PPC preparations from soy should normally be suficiently pure, so as to not carry any of the soy isoflavones with it. Thus there are no general " soy' considerations to be taken into account, with the exception of allergies, since trace amounts of the non PPC soy ingredients will always be present.
All of these questions of course open up a huge line of practical and theoretical considerations, way too complex to cover in these limited circumstances:
So the the "negative impact" of soy - presumably isoflavones - on thyroid function is one of these topics ;
Soy foods are a traditional staple of Asian diets but because of their purported health benefits they have become popular in recent years among non-Asians, especially postmenopausal women. There are many bioactive soybean components that may contribute to the hypothesized health benefits of soy but
most attention has focused on the isoflavones, which have both hormonal and nonhormonal properties.
However, despite the possible benefits concerns have been expressed that soy may be contraindicated for some subsets of the population. One concern is that soy may adversely affect thyroid function and interfere with the absorption of synthetic thyroid hormone. Thus, the purpose of this review is to evaluate the relevant literature and provide the clinician guidance for advising their patients about the effects of soy on thyroid function. In total, 14 trials (thyroid function was not the primary health outcome in any trial) were identified in which the effects of soy foods or isoflavones on at least one measure of thyroid function was assessed in presumably healthy subjects; eight involved women only, four involved men, and two both men and women.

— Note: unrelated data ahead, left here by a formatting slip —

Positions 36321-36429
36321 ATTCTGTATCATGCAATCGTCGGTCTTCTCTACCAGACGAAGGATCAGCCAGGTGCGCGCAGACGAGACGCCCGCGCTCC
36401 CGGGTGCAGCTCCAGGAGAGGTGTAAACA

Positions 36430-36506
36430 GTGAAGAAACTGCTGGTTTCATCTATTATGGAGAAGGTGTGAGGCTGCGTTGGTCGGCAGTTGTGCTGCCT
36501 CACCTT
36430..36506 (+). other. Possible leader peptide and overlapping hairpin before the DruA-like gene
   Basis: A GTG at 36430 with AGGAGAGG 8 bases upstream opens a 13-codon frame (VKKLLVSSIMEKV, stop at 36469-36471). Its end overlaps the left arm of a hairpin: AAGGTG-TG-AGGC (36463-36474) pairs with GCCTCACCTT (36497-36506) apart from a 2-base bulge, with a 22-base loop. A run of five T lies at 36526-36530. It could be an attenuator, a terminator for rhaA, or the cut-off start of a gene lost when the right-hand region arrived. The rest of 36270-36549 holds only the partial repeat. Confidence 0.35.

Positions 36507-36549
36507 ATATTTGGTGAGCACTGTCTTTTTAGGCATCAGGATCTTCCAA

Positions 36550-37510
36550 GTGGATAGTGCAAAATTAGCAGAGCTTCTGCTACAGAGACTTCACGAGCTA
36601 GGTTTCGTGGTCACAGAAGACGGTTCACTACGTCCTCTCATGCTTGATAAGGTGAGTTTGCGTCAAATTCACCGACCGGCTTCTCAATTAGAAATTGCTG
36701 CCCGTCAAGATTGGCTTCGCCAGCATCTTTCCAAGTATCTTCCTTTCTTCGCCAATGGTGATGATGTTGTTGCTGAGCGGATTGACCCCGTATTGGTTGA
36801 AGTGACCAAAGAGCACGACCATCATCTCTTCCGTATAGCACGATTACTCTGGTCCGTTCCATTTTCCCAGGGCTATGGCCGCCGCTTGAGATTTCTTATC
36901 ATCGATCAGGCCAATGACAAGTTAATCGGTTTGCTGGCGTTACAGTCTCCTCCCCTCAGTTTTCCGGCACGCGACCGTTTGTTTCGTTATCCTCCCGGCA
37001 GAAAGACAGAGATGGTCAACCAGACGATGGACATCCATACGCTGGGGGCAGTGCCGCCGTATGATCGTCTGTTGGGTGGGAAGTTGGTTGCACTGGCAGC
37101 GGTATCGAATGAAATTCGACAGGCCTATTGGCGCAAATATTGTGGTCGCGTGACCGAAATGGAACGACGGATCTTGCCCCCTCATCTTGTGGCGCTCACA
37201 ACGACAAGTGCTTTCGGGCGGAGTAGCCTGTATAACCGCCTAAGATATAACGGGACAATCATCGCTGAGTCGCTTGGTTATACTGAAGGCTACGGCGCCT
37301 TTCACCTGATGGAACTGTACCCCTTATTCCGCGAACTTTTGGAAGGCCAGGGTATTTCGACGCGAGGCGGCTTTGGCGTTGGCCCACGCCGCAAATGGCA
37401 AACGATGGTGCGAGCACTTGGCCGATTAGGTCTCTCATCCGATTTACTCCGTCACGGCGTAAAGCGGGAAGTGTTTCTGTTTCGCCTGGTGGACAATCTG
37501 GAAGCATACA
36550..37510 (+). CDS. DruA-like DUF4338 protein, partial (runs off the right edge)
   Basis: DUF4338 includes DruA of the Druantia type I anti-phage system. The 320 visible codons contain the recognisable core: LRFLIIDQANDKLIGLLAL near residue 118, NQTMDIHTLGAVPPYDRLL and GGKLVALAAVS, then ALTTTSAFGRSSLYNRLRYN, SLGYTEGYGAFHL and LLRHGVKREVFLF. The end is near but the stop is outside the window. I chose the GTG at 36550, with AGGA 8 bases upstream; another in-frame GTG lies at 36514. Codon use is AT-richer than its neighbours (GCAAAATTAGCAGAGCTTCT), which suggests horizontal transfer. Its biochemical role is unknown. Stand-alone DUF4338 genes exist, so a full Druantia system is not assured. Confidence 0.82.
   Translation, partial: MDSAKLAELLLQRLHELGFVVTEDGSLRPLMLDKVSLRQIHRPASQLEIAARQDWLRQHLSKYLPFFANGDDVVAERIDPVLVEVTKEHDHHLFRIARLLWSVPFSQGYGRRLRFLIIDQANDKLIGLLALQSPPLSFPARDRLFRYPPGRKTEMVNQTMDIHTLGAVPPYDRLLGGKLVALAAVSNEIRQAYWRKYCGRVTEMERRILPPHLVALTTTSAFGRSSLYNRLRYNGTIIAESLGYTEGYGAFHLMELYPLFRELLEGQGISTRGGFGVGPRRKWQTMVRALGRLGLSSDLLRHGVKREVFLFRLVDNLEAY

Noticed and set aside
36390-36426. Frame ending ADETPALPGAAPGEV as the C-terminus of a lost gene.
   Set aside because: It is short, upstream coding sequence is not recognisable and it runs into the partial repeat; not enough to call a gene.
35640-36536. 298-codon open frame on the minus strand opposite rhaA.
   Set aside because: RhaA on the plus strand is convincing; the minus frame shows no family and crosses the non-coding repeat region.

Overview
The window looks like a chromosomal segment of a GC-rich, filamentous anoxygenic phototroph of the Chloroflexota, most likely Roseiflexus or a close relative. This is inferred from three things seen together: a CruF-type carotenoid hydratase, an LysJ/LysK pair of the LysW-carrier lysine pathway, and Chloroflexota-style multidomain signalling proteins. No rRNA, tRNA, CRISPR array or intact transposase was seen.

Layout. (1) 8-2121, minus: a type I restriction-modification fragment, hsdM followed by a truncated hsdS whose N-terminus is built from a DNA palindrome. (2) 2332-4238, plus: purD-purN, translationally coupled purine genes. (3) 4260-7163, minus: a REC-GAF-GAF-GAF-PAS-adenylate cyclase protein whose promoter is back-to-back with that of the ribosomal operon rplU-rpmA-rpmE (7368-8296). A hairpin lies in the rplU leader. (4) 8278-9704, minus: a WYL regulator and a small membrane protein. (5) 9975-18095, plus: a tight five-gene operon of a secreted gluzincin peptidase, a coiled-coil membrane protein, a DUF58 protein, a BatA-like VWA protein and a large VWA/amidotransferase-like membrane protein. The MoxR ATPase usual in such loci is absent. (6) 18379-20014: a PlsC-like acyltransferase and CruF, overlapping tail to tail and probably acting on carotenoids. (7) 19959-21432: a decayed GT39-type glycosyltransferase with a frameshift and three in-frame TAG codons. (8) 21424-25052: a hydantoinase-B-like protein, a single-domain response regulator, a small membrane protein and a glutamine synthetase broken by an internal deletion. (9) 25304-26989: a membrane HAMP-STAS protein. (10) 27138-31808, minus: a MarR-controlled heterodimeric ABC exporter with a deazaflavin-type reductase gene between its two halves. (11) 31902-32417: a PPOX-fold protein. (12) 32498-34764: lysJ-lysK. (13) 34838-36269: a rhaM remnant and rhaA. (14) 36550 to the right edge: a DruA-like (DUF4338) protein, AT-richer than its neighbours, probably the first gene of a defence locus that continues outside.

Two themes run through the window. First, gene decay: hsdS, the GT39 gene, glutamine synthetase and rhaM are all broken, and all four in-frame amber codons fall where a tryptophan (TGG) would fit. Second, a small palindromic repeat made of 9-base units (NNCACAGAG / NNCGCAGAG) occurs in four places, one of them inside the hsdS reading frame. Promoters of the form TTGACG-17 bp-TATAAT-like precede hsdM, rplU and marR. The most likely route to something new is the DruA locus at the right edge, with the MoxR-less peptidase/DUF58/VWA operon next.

With only one exception, either no effects or only very modest changes were noted in these trials.
Thus, collectively the findings provide little evidence that in euthyroid, iodine-replete individuals, soy foods, or isoflavones adversely affect thyroid function.
In contrast, some evidence suggests that soy foods, by inhibiting absorption, may increase the dose of thyroid hormone required by hypothyroid patients. However, hypothyroid adults need not avoid soy foods. In addition, there remains a theoretical concern based on in vitro and animal data that in individuals with compromised thyroid function and/or whose iodine intake is marginal soy foods may increase risk of developing clinical hypothyroidism. Therefore, it is important for soy food consumers to make sure their intake of iodine is adequate.
Sorry, I should have placed the lower portion of the previous post into quotes, since it is a quotation from a review, that I structured a little to make it more transparent.
I wonder if these Hawiian studies have been followed up on? I know they gave me slight pause when I started adding more soy to my diet.
"The study suggested a strong
link between (soy)
and faster aging
Thanks for the reply. i just received the hepatopro supplement and good to know it will not affect the thyroid. if someone is "hyper" not "hypo" could soy product possible help them?
also could you tell me what the ALA & TMG is in the list you provided in an earlier thread. thanks again
ALA = alpha lipoic acid= Thioctic acid = Lipoic acid= Liponsaeure. Do not use Dihydrolipoic acid, as it is very hard on the stomach, otherwise it would be better.
TMG= trimethylglycin= betaine= DMG(dimethylglycin)+1methylgroup
A methyldonor as required for many synthetic reactions in the liver.
If somebody is hyperthyreoid, he will need a good endocrinologist, not play around with self supplement treatment. Hyperthyreodism is typically an autoimmune disorder, with antithyroid autoantibodies reacting with the thyroid TSH receptor as if they were mimicking TSH, leading to uncontrolled, runaway activation....